"Paul is at his theological best in Hebrews," wrote Elder Bruce R. McConkie in Doctrinal New Testament Commentary, Vol. 3, p. 133.
"There are other epistles, notably Romans, in which he expounds more excellently the doctrine of the atoning sacrifice and the salvation which comes by God's grace. There are other places, as in First Corinthians, where the gifts of the Spirit and the wonders of the resurrection are more extensively taught; and there are other writings, as Ephesians, where church organization and the world wide nature of the message of salvation are more explicitly delineated. But in Hebrews, as an inspired theologian, Paul takes the revelations of the past, the dead letter of the ancient law, and ties it into the living Christianity of the present. He shows how the gospel grew out of the preparatory law which prevailed in Israel and which in fact had as its purpose the preparing of the way before the coming of that Prophet who led Israel of old and was the Author of both covenants."Above all, this Epistle - as seems natural when addressed to a people who had looked forward to the delivering might of their Messiah; a people who had great difficulty in accepting Jesus as their promised Redeemer - above all, this Epistle is a witness of the divine Sonship of Him of whom the Jews had said: `Is not this the carpenter's son?' (Matt. 13:55.)
"And so we find Paul teaching that the Great God, the Almighty Elohim, has a body of flesh and bones, and that His Son, the Lord Jehovah, was in very deed born among men as the Son of God.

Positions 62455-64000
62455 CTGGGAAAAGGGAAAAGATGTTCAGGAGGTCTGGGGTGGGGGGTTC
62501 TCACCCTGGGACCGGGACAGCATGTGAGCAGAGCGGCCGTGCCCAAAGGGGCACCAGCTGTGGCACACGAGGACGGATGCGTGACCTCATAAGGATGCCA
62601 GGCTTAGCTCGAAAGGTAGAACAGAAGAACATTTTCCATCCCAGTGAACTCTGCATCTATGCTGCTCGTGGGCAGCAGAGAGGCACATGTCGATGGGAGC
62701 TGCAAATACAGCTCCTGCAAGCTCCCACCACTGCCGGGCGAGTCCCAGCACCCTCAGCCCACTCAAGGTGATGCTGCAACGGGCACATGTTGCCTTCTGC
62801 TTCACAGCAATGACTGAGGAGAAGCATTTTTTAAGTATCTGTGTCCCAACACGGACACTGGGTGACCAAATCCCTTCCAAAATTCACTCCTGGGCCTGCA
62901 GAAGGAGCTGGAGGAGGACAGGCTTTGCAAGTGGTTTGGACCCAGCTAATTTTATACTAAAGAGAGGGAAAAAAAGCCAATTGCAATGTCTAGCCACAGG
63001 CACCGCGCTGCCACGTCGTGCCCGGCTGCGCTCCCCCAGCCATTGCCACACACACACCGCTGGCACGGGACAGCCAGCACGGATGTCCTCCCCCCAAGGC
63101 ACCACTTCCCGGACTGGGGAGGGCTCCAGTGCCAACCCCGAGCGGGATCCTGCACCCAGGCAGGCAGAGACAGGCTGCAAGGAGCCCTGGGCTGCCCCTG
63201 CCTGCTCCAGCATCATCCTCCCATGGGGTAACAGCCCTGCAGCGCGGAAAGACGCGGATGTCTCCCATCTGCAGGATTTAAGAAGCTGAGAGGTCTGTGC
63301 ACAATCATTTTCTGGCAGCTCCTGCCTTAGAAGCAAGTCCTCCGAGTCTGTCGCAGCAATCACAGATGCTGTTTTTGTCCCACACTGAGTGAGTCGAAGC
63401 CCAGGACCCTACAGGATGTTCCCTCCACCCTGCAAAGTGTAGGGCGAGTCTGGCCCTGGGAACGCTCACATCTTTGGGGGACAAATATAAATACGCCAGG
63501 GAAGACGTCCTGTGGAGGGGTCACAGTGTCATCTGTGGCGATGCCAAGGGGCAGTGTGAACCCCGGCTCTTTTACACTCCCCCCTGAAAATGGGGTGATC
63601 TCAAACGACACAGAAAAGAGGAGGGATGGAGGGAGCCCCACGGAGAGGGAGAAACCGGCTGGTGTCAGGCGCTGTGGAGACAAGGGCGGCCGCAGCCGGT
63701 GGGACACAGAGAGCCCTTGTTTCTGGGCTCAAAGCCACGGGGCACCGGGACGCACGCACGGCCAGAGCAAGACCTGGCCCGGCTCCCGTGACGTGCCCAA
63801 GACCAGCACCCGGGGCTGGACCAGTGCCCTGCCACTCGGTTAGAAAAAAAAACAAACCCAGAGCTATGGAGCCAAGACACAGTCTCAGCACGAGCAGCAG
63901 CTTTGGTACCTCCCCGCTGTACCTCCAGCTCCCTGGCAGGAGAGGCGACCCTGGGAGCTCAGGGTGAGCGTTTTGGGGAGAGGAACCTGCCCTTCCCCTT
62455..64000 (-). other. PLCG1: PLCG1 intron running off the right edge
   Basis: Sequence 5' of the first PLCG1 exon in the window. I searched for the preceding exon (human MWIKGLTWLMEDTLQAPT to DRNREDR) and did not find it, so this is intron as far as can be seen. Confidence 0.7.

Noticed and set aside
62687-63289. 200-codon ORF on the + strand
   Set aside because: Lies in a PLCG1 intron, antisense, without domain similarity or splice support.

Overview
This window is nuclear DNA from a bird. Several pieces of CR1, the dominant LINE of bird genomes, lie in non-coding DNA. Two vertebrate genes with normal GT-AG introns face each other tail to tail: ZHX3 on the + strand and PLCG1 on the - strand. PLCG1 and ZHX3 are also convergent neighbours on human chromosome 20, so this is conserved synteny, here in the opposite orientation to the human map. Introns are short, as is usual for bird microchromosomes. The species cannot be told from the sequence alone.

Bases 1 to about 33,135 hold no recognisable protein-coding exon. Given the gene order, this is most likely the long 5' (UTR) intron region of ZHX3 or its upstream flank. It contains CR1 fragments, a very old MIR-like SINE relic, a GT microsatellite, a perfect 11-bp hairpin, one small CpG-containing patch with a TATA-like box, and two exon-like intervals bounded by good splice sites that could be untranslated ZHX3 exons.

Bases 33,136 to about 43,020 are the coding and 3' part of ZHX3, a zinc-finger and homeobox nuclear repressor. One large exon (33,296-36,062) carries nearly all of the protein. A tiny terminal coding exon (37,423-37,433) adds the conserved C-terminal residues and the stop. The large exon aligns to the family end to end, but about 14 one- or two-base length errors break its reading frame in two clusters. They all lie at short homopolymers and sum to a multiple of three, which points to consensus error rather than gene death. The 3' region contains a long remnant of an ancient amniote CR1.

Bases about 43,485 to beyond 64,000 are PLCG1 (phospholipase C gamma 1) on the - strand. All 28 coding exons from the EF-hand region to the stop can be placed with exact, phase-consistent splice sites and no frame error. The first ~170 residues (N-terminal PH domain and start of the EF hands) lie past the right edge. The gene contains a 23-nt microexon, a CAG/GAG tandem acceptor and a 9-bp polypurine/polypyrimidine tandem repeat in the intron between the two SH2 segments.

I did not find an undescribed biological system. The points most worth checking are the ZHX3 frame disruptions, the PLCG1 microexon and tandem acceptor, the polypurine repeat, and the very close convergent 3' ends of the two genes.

"We find Him teaching that Christ, who was born in Bethlehem, was the same personage who appeared as the Lord Jehovah on Sinai.
"In Hebrews we learn that Jesus was made a little lower than Elohim; that He has precedence over the angels; that He took upon Himself mortality to bring salvation to man.
"In Hebrews our understanding is refreshed with the knowledge that salvation is available through His intercession; that He sacrificed Himself for the sins of the world; that by His blood the saints are sanctified.
"In it we are taught that the Mosaic ordinances prefigured His ministry; that His gospel was offered to ancient Israel; that He is the Mediator of the new covenant.
"There is no other biblical source for detailed knowledge of the Holy Priesthood; of Christ's status as the great High Priest and the Apostle of our profession; of the oath which God swore that His Son would be a priest forever after the order of Melchizedek.
"And nowhere else in the Bible do we find the oath and covenant of the priesthood set forth; or that through this priesthood the gospel is administered; or that it is the power whereby eternal life is gained.
"And what of the heroes of faith! From Abel to Samuel they are named - all of them men whose mighty works were wrought by faith in that same being, the Lord Jehovah, whose power enabled Peter to say to the man, lame from his mother's womb, `In the name of Jesus Christ of Nazareth rise up and walk.' (Acts 3:6.)
"And so this Epistle stands - giving doctrine and glory and knowledge; adding immeasurably to the understanding of the faithful. . . .
"Think of the gospel knowledge that would not be available in the Christian world, if we did not have the Epistle of Paul the apostle to his Hebrew brethren! Truly the Lord has preserved this priceless treasure for our blessing and benefit!"